As a result, the EU has not managed to come up with a common position on economic migration from the future member states. Currently, borderline members such as Germany and Austria are by large supporting a seven-year transition period. Meanwhile, other countries, as already implied, are in favour of an immediate effect of the principle of free movement of people in an enlarged Union. Lastly, there is also the proposal of quota migration to and from certain countries.
Whatever the decision, candidate states are currently eager to point out that the free movement of people is one of the four pillars of the EU and that, if they are not granted even one of the freedoms of movement, this would mean the end of the myth of equal membership.
NATO opens office in Moscow
The new NATO Information Office, inaugurated in Moscow on 20 February and establishing a formal presence of the transatlantic alliance in Russia, is to inform Russian citizens on the new role of NATO and foster NATO-Russian cooperation.
At the opening ceremony on Tuesday Lord Robertson, NATO secretary general, expressed confidence that "the office will make a significant contribution to more realistic perceptions so that ... the potential is great for NATO/Russia common approach to tomorrow's threats and security challenges."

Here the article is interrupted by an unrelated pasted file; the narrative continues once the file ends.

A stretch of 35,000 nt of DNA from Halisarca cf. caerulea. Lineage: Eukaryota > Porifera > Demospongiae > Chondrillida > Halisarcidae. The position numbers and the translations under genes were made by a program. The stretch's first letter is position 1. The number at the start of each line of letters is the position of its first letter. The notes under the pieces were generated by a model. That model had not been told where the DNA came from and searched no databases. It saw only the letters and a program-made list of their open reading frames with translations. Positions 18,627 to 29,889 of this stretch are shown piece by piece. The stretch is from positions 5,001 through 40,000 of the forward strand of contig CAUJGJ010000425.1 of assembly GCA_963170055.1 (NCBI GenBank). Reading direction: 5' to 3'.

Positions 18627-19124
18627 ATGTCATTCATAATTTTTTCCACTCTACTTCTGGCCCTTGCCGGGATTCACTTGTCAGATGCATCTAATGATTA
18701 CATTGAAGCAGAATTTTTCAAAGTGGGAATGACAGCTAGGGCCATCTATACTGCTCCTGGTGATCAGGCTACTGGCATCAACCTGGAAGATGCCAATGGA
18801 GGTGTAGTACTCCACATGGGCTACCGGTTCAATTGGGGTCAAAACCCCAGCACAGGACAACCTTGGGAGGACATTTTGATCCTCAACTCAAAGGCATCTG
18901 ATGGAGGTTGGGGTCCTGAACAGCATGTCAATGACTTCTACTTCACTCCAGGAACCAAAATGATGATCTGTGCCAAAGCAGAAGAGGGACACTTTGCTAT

The office is located in the Belgian embassy and is to start functioning in the near future. It was refused by the Russians, however, the status of a diplomatic mission (eg as that of a foreign embassy). Consequentially, the NATO officers maintaining the centre would not have diplomatic immunity from prosecution.
Such a development, although understandable, is said to stand in contrast with the much bigger mission the Kremlin has in the NATO headquarters in Brussels and the greater privileges Russians are known to enjoy there. In the words of a West European diplomat, things are very complicated so that "there will definitely be status problems."
NATO coherence tested again
Diplomatic confusion within NATO was stirred this week as US plans for a National Missile Defence (NMD) were put into question by Jean Chretien, the Canadian Prime Minister. He stated that the Bush administration would not proceed with its "Son of Star Wars" project if it met strong foreign opposition, if it caused significant problems for NATO and without Russian and Chinese acceptance of the matter. He argues that his views are based on a conversation he has had with President George W Bush.
This goes in contradiction with the opinion expressed by US Defence Secretary Donald Rumsfeld in Munich a fortnight ago, when he said that the NMD would be built without reference to external views.
President Bush mentioned the conversation he had with Mr Chretien but did not admit having discussed NMD issues with him at all.
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Speech by Lord Robertson at the Moscow State Institute of Foreign Relations, 21 February 2001